We had lunch near to the “native bird research centre” and after lunch went into the bamboo trails near to where the researchers were ringing. After the brilliant morning with so many target birds found it was a little slower this afternoon with birds like Flamecrest, Collared Bush Robin, Rosefinch and Yuhina being by now slightly less exciting than they were, so it was that as we went down a little lower that Taiwan Fulvetta provided a highlight of the afternoon along with some point blank views of Taiwan Rosefinch.

We headed back to Washe staying at a guest house with extensive grounds where we tried for but didn’t even hear Collared or Mountain Scops owls.
 

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dandsblair

David and Sarah
Taiwan Rosefinch

Rosefinch and Flamecrest
 

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dandsblair

David and Sarah
Washe, Quinjing and road to Tainan

Leisurely start today no owls calling before first light, we would get up if there was – so breakfast at 06.00 as area we are going to near Quinjing is in shade until later and birds are not active early in the morning.

We stop at a pretty nondescript patch of spare ground about 10 minutes above the sheep shearing place (New Zealand guy sheers only sheep on Taiwan with fun commentary but amazing crowds that were stopping here). We were looking for and finding pretty easily the Brown-flanked (Strong-footed) Bush Warbler which showed prey well in the morning sunshine.

It was the off to what is either called the Blue Gate or Pipeline trail near the QuinJing river. It was still really shady and wet and muddy when we arrived, there is parking for just a few cars and the sign says you need a permit but we didn’t have one and some other people we met didn’t either. First bird here was White-tailed Robin, then we added Ashy Woodpigeon, Rufous-faced Warbler and then a mixed flock had grey-chinned Minivet, Rufous-capped babbler, Taiwan Yuhina, Black-throated Tit and Green-backed Tit. We then heard and finally got on a Taiwan Shortwing that eventually broke from cover and flew across the path – no chance of photographing that one, pretty much the same result for Taiwan Wren Babbler which Richard said occasional shows on top of the plastic water pipes – not for us - just the usual brief views even through there seemed to be 4 or 5 birds calling and responding to each other.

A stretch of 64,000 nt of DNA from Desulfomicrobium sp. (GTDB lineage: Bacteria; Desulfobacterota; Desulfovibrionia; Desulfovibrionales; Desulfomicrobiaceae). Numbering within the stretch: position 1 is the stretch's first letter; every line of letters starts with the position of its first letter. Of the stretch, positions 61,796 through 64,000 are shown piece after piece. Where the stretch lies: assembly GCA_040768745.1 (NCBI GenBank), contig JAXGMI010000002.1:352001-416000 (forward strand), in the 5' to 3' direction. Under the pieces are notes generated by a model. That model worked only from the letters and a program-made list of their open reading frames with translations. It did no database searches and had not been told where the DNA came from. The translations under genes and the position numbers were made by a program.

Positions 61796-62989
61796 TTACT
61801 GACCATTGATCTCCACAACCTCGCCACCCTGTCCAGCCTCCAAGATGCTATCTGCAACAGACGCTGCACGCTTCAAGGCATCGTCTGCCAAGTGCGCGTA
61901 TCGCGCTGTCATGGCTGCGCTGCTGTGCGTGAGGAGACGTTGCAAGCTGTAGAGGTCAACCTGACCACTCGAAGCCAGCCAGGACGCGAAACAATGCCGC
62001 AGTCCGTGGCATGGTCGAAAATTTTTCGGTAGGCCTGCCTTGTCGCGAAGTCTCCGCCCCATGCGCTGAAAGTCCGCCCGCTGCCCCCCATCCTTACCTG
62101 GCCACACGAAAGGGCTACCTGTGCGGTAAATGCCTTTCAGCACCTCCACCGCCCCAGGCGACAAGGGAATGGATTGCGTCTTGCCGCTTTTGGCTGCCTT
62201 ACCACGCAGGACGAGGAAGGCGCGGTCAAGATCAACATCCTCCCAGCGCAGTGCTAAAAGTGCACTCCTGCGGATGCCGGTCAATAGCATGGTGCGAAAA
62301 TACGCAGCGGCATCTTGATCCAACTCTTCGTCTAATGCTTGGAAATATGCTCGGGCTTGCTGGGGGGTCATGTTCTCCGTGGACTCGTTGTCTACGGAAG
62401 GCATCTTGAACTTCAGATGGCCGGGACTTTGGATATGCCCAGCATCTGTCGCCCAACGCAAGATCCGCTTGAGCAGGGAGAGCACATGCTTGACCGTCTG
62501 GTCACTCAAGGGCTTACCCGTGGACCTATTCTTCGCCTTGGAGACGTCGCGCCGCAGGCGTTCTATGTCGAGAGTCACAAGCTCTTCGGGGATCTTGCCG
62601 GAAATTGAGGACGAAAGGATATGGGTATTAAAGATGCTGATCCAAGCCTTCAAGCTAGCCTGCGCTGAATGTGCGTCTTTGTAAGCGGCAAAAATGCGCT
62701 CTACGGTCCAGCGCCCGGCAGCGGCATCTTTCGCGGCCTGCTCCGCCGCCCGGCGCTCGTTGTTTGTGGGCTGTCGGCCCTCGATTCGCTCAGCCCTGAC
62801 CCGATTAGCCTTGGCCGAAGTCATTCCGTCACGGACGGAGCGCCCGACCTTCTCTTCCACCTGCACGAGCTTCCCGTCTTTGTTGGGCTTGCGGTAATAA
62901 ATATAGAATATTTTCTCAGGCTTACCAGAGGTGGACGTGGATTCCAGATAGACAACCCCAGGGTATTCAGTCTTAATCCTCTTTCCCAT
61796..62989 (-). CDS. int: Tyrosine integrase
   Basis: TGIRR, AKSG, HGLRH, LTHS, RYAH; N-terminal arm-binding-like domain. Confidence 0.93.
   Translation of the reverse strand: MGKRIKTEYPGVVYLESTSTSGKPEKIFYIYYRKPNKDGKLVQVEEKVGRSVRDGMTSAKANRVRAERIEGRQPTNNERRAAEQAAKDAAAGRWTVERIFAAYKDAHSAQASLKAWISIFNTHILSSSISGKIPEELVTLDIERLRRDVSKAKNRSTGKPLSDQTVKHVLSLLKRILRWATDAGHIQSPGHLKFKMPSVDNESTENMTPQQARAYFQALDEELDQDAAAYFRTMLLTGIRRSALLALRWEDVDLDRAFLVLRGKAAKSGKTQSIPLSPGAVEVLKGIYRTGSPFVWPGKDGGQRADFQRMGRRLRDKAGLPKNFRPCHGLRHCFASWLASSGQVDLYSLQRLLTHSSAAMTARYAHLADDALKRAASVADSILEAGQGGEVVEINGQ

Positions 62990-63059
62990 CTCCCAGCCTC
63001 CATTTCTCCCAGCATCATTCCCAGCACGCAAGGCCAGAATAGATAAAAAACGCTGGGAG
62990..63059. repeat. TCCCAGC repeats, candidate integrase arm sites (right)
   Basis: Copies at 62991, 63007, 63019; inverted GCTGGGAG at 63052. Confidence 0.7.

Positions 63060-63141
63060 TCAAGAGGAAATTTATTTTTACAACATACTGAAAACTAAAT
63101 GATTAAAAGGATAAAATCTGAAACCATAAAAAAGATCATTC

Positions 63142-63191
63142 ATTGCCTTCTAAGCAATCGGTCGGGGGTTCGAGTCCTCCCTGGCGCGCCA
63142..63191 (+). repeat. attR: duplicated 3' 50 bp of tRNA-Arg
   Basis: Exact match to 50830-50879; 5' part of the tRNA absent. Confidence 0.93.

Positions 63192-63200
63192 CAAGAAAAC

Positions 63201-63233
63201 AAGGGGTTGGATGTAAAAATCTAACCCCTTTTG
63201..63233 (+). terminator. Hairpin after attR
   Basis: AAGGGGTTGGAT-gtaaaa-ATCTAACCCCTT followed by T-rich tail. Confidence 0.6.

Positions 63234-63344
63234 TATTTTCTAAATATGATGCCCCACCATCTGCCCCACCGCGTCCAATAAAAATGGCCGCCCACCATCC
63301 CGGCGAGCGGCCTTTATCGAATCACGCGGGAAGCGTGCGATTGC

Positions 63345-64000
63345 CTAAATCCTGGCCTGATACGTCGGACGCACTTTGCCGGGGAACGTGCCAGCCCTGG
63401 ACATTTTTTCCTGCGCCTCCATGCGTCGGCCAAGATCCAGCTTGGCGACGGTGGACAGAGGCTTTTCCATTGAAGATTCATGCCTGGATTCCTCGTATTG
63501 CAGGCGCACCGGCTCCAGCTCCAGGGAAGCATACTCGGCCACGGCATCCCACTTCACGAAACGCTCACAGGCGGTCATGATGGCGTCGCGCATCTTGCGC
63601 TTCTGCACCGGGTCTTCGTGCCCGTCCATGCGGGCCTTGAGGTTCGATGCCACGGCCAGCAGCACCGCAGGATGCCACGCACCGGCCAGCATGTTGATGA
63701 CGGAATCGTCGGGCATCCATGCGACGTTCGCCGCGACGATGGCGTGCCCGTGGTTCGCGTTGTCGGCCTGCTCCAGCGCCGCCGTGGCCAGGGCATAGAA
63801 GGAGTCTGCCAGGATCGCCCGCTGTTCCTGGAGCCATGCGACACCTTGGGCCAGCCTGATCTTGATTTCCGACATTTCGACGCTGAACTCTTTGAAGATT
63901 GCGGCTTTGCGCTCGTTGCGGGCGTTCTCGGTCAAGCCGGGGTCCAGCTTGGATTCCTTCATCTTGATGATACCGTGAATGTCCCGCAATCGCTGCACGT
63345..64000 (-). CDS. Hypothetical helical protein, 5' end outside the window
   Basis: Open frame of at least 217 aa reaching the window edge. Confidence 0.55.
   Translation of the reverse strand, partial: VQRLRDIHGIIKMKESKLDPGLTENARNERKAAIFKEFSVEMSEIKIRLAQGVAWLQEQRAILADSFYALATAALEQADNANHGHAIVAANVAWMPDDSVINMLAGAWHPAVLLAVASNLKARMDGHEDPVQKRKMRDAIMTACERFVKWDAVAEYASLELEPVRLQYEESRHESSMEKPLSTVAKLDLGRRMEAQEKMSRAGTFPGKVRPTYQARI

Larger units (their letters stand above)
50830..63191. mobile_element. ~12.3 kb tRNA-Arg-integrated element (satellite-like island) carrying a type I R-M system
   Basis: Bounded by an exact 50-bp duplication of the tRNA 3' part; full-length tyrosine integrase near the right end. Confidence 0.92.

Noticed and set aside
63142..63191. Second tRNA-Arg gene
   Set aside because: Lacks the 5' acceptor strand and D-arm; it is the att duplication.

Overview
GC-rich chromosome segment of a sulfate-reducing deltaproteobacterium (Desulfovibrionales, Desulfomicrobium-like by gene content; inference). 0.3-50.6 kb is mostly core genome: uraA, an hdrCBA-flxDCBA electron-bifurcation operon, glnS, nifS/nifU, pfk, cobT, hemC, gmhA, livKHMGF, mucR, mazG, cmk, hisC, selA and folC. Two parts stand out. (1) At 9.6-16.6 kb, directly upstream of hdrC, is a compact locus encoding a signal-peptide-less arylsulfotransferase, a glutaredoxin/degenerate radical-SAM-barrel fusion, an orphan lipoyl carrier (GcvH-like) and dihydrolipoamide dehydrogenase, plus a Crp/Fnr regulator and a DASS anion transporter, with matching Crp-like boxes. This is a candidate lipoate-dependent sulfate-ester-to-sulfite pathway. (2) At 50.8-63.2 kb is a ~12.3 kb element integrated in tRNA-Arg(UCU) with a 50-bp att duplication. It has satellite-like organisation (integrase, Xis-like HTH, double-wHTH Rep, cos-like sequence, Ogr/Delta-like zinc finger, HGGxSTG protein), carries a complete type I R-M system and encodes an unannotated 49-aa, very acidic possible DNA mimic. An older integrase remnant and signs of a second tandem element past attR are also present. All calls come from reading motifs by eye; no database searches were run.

Having crossed the road to the other side of the trail we added Taiwan Scimitar Babbler, Rusty Laughing Thrush, Steere’s Liocichla, and Taiwan Whistling Thrush. We then drove to the other entrance where there is a water treatment building that you can climb on, from the top of the building we added Black Bulbul, Yellow Tit and Crested Goshawk.

That was almost it for the day as we had do drive south to Tainan but on the way we stopped at a Temple in Pulai which had a famous resident, a local Collared Scops Owl.

We stayed the night in Tainan going out for a nice meal at an unusual Cowboy bar and restaurant whilst Richard went home to spend the evening with his family and we would meet up at 07.15 tomorrow.
 

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dandsblair

David and Sarah
Black-faced Spoonbill and Pheasant tailed Jacana reserves near Tainan

Standard breakfast at the hotel and ready to leave as Richard arrives. It is a glorious sunny morning, it turns out to be the hottest day so far.

We head to the Black-faced Spoonbill reserve, there are usually a few birds that spend the summer in Taiwan but they seem to be down the coast at Budai. So we make do with Grey Plover, Eurasian Curlew, Avocet, Black-winged Stilt, Yellow Bittern, Black-shouldered Kite and Oriental Pratincol before heading inland to the Pheasant tailed Jacana reserve.

Just before turning for the reserve Sarah and spotted some out of place birds, I said is was that something like Saffron Finch, Sarah said no looks more like weavers if we were in Africa, turns out that they were two Golden Palm Weavers – they are in Chinese field guide as escapees – don’t know if there is a sustainable population but Richard had never heard of them occurring around here.

On arriving at the reserve there was a young Black-naped Oriole which is a good bird for the island. On the lakes there are lots of breeding Pheasant-tailed Jacana, a few Oriental Skylarks, Japanese White-eye, Scaly-breasted Munia, Red Turtle Dove, Oriental Turtle Dove and a flyover Cinnamon Bittern. On the pools by the raod we add Whiskered and White-winged Black Tern.

We had the long drive down towards Kenting for some birding tomorrow and to be local for our ferry to Lanyu from Henghuan but on route we were stopping at a campsite for a target bird. On arrival at the empty camp-site, I think being Sunday afternoon everyone had packed up and left, we quickly added Grey Treepie, Taiwan Barbet and Black-eared Kite before we heard the Maroon Oriole, Richard went over to one side of the camping field forest to look for the birds but Sarah and I were the lucky ones and I found three stunning Maroon Orioles in the area next to us. The birds were reasonably confiding and I managed a couple of shots which I think do the birds justice – result.